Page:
Texas Football: Meet the Longhorns' New Coaching Staff

Jonathan Woo@woo_jonathanwooCorrespondent IJanuary 17, 2014

A welcome sign is displayed on the scoreboard at Darrell K Royal–Texas Memorial Stadium for new Texas NCAA college football coach Charlie Strong, Monday,  Jan. 6, 2014, in Austin, Texas. Strong replaces Mack Brown, who coached Texas for 16 years and won the 2005 national championship. Strong spent the previous four years at Louisville. (AP Photo/Eric Gay)
Eric Gay/Associated Press

Since Charlie Strong accepted the head coaching job at the University of Texas on January 5, he has been a busy body, acclimating to the new environment, meeting the players andmost importantlyfinalizing his coaching staff.

Strong's assistants are a mixture of familiarity and success, drawing from the reaches of the country, his own backyard at Louisville and one particular Texas assistant coach with strong ties to high school football in the Dallas-Fort Worth metroplex.

Meet Texas' new coaching staff.

Vance Bedford joins the Longhorns staff as the defensive coordinator and the defensive backs coach, following in Strong's steps from Louisville.

Bedford, a 1983 graduate from UT, returns to Austin after stints at Colorado State, Oklahoma State, Michigan, Florida and Louisville. Bedford also spent six seasons with the Chicago Bears as their defensive backs coach.

As the defensive coordinator at Louisville under Strong, Bedford guided the Cardinals to lead the FBS in total defense, rushing defense, sacks, fewest first downs allowed and third-down conversion defense. Louisville also ranked in the top 10 in scoring defense, passing efficiency defense, passing yards allowed, tackles for loss and red-zone defense.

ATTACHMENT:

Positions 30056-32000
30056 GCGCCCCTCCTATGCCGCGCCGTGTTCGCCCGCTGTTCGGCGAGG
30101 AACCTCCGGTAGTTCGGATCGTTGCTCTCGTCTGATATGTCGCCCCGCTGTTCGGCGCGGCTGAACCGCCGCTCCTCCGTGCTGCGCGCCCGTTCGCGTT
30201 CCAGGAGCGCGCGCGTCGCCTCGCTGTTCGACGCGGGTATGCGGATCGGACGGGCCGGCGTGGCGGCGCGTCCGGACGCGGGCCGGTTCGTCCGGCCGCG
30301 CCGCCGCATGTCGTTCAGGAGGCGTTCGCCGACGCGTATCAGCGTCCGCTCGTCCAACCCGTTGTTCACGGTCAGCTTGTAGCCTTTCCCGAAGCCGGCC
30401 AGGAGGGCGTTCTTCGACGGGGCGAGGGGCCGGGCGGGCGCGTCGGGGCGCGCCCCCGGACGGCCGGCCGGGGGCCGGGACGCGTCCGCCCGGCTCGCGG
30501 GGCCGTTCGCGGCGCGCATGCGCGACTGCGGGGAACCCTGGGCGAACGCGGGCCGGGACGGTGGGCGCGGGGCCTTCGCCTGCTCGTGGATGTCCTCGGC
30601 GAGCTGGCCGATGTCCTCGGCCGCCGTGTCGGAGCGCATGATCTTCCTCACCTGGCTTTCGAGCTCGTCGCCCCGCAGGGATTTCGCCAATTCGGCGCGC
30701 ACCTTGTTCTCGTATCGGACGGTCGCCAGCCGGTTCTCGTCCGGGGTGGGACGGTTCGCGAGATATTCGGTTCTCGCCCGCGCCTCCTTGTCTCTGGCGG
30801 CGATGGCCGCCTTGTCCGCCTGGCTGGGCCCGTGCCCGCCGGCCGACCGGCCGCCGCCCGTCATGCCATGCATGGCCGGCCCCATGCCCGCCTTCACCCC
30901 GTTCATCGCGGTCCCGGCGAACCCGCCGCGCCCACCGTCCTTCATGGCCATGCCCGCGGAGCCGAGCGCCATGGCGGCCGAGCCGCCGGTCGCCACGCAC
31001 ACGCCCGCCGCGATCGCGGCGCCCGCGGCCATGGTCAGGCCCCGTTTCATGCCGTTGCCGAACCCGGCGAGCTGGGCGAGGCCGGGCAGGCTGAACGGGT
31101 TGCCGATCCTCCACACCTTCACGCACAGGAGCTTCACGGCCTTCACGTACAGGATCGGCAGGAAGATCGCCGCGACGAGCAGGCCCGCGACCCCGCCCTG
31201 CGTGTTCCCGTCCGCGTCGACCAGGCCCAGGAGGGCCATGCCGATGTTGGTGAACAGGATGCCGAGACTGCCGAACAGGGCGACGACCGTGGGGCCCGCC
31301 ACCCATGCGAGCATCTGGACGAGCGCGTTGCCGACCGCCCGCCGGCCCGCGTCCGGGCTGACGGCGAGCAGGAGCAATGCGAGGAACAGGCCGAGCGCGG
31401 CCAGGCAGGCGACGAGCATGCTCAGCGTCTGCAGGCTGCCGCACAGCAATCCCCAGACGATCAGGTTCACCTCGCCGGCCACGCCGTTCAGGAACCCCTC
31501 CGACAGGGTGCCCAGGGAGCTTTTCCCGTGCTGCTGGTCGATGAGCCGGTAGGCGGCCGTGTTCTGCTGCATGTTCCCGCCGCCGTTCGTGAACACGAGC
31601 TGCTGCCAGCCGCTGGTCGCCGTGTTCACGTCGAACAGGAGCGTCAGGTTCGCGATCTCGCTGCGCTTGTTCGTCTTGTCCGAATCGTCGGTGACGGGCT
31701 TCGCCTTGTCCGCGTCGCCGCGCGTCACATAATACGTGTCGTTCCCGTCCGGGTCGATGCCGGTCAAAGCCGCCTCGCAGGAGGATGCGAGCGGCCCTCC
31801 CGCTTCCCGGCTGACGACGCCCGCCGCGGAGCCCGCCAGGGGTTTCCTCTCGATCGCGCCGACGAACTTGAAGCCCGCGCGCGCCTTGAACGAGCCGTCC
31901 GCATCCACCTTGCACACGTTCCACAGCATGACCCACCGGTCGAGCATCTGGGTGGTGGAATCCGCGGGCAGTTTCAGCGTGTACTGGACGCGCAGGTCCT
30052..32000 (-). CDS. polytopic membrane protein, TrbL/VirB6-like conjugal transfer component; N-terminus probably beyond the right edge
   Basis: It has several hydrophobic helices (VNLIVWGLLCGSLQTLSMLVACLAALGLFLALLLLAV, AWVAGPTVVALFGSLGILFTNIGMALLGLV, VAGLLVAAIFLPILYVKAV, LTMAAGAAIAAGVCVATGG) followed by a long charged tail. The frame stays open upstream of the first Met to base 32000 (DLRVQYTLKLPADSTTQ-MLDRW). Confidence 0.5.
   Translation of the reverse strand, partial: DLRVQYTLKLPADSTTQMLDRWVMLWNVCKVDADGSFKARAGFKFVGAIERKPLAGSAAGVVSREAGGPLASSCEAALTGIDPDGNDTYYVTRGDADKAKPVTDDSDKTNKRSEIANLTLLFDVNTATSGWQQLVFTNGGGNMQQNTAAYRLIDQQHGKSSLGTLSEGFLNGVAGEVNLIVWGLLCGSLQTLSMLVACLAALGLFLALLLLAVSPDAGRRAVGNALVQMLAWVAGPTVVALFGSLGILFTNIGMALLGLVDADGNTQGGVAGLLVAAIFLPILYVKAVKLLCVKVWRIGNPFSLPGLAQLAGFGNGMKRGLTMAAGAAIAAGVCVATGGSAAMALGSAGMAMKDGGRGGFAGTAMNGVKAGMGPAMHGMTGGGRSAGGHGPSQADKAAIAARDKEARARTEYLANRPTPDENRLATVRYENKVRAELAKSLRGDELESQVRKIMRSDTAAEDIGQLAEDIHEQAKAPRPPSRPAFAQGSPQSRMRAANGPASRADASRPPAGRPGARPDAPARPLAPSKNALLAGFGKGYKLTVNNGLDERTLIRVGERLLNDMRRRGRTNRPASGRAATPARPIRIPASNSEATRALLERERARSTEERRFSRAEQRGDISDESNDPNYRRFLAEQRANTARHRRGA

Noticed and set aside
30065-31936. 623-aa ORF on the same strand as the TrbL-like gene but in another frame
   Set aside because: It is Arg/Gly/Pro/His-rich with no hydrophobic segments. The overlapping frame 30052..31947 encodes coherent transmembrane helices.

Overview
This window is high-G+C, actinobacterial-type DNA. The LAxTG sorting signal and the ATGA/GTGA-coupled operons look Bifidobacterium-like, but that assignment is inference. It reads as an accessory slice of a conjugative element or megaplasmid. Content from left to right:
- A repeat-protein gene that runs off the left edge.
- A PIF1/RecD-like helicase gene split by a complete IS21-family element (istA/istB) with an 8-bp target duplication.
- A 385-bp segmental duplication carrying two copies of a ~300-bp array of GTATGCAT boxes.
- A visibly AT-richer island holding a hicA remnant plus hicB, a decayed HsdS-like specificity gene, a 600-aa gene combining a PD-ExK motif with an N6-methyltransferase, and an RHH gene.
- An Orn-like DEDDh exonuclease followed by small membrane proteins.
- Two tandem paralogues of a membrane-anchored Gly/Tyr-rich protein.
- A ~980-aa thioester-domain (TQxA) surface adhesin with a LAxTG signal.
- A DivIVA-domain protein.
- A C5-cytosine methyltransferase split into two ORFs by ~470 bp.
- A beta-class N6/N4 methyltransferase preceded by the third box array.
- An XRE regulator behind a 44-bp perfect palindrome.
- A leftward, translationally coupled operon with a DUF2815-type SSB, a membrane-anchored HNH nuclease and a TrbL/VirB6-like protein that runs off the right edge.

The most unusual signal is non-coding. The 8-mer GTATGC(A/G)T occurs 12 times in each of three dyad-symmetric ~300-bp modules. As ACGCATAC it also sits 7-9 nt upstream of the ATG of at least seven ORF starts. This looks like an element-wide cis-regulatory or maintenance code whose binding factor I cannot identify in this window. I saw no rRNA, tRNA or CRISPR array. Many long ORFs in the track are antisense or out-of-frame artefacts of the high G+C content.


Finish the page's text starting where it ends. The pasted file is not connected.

Bedford's defensive success will be put to the test in a much more offensive and competitive conference in the Big 12.

Also arriving from Louisville are linebackers coach Brian Jean-Mary, quarterbacks coach Shawn Watson and strength and conditioning coach Pat Moorer.

Jean-Mary, who has been a part of Strong's staff since 2010 at Louisville, will also serve as Texas' recruiting coordinator. The Appalachian State alum has also coached at Georgia Tech and North Alabama.

Watson, who was in the conversation to become Texas' offensive coordinator, will begin the 2014-15 season with some work to do at the quarterback position. Watson will be in charge of furthering the developments of David Ash and Tyrone Swoopes, not to mention incoming freshman Jerrod Heard.

Watson's recent work with Teddy Bridgewater, arguably the top quarterback prospect entering the 2014 NFL draft, helped turn Louisville into a very offensively capable program as the offensive coordinator in 2012 and 2013.

In 2013, the Cardinals led the FBS in completion percentage, fewest passes intercepted and fewest turnovers lost, while ranking in the top three in third-down conversions, time of possession and passing efficiency.